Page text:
Blomberg, Lane and Macdonald each have other work in the show. The most striking is Blomberg’s “Birch Rolls,” nine pale white cotton strips some six inches wide and ten feet high, drifting down from the ceiling like skinny birch trunks and blowing slightly in curator Peter MacDonald’s fan breeze. He’s placed the right in front of the window, with lilacs offering a green background outside, and the effect is gorgeous – soft fiber creating its own space in nature. The rolls appear also at the Handforth, where Blomberg has rolled them up for a completely different effect – the detail of the gray-flecked weaving now transformed, the edges becoming a textured side themselves.

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Art outside the (book) box: Puget Sound Book Artists’ annual exhibit at the University of Puget Sound library challenges the whole idea of a book

Judy Lynn, "12th Jan. 2012" in the Puget Sound Book Artists' show at the Collins library at UPS. Photo: Rosemary Ponnekanti
Judy Lynn, “12th Jan. 2012″ in the Puget Sound Book Artists’ show at the Collins library at UPS. Photo: Rosemary Ponnekanti

If you think a book means cardboard covers and paper pages, then you need to head over to the Collins Memorial Library at the University of Puget Sound and have your horizons broadened. The Collins – which throughout the rest of the year hosts a swathe of visiting and local letterpress and book artists – is currently the venue for this year’s exhibit by 30 members of the Puget Sound Book Artists group, and the show continues to stretch the boundaries of creative materials, construction, binding and content.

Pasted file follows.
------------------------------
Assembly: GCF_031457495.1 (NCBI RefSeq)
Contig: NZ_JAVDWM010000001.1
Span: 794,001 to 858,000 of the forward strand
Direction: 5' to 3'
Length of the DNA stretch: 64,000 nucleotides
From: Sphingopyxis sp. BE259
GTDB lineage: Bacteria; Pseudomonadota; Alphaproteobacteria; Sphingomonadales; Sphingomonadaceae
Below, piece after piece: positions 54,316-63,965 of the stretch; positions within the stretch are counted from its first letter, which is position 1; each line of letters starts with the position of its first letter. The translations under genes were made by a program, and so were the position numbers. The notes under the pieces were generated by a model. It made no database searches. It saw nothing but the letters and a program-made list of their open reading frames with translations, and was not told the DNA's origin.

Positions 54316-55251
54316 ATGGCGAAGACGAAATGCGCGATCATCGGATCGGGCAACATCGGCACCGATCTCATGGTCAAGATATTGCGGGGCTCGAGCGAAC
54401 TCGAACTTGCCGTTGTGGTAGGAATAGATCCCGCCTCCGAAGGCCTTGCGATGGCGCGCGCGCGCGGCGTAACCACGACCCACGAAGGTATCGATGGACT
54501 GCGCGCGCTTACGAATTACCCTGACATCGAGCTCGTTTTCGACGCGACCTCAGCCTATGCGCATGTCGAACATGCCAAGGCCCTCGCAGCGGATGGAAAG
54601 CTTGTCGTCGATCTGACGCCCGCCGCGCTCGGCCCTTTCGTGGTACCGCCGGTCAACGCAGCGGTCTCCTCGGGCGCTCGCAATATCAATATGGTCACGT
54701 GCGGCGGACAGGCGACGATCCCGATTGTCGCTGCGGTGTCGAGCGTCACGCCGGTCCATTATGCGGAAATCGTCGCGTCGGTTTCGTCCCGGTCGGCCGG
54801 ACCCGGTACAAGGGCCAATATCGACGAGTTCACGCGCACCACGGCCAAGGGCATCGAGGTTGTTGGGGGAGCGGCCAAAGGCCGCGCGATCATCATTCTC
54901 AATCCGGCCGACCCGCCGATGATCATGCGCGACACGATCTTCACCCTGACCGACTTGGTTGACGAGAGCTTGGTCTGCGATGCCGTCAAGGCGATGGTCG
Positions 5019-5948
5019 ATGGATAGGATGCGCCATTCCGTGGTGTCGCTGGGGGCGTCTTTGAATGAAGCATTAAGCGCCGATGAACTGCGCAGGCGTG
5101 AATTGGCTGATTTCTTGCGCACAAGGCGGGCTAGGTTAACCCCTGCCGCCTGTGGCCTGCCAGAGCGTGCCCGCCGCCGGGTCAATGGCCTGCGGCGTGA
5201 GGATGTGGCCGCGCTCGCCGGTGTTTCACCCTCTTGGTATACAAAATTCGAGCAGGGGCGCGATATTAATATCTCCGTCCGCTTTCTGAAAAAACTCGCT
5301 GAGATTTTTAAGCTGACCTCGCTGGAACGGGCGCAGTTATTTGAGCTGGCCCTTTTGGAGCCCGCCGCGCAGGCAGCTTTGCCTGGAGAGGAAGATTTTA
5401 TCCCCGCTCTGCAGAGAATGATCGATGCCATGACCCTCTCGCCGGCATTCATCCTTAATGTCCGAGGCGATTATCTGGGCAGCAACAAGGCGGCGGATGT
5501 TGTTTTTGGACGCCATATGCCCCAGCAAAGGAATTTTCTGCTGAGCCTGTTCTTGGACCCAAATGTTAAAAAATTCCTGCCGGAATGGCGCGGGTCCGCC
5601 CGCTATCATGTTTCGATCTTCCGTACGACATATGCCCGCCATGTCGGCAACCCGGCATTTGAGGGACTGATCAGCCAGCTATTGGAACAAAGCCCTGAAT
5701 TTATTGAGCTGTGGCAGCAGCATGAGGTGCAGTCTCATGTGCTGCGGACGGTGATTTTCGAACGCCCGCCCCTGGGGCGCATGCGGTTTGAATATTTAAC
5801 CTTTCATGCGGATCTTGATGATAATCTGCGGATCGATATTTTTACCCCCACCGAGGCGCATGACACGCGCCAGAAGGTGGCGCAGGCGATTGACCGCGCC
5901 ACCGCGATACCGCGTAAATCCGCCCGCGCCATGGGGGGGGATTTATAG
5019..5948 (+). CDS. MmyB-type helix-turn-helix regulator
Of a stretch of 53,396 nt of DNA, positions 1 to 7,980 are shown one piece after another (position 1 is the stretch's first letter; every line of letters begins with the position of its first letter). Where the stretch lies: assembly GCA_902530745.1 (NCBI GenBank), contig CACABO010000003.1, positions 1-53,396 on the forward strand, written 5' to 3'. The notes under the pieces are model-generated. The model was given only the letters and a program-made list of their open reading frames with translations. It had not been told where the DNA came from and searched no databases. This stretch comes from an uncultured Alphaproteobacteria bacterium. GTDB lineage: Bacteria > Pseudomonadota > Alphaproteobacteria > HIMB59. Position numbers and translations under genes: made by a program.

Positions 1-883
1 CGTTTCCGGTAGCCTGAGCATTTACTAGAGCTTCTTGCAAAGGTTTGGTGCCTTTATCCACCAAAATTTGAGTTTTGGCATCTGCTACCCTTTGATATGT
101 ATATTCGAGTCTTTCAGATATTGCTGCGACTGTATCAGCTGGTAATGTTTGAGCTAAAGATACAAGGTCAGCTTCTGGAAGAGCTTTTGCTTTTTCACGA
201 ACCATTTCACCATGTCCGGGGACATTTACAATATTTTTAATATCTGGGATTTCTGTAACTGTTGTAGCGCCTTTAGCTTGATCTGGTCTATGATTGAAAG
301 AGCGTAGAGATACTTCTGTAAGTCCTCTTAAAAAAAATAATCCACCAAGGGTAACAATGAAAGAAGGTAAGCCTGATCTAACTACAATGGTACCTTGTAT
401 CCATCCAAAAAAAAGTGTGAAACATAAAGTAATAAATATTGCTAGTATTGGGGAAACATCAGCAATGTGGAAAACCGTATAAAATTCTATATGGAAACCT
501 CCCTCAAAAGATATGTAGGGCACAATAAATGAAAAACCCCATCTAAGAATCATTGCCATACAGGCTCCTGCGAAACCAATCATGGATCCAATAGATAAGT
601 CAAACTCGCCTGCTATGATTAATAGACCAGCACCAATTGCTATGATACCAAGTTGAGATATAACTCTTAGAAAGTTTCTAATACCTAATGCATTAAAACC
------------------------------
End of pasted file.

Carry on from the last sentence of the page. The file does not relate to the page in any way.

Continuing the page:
A non-profit that links amateurs and professionals from all sections of the book art field, the PSBA offers year-round monthly meet-ups for workshops and or lectures. And it’s notjust for folks who live around Puget Sound: This year’s show features work by new members living in Oregon, New Mexico and Indiana.

As such, the show’s by no means even in quality – there’s stunning artistry by letterpress professionals like Chandler O’Leary (delicately watercolored horse prints in a cute little stitched pouch), by print artists like Dorothy McCuistion, Mark Hoppman (intensely textured pencil sketches in a large folio) and  and college instructors like co-curator Kathryn Govan. There’s also less skilled amateur work, which is nevertheless heartfelt and often innovative. Every work is different, and presents the concept of a book in a uniquely thought-out way. Read more »


Tacoma artist and Puyallup member Shaun Peterson wins this year’s Foundation of Art Award


Shaun Peterson. Photo courtesy GTCF.
Shaun Peterson. Photo courtesy GTCF.

Shaun Peterson, a Tacoma print and sculpture artist who is a member of the Puyallup tribe, has won this year’s Foundation of Art Award. The award, in its 6th year, is given by the Greater Tacoma Community Foundation to recognize talent and community commitment among local artists. Peterson will receive the $7,500 cash award, and will also be commissioned to create a piece for the foundation, which will be unveiled in a two-month long exhibition at Fulcrum Gallery starting November 14.

“It’s a great feeling to have recognition in one’s community,” said Peterson in a press release. “It’s something I’ve longed for since my early start, and I am happy to receive this recognition from peers. Making art is often a place of solitude, so to feel a sense of appreciation helps address the time and effort that goes into the creative process.”

Among his other works, Peterson is perhaps best known for his “Welcome Figure,” the carved Native Northwest female figure standing 20 feet high above Tollefson Plaza in downtown Tacoma. Focusing on the art of his Coast Salish roots, Peterson also does painting, print and other sculpture, incorporating glass, metal and light.

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Blue giants, green dragons, red-headed goddesses and white mattresses in Tacoma’s Woolworth Windows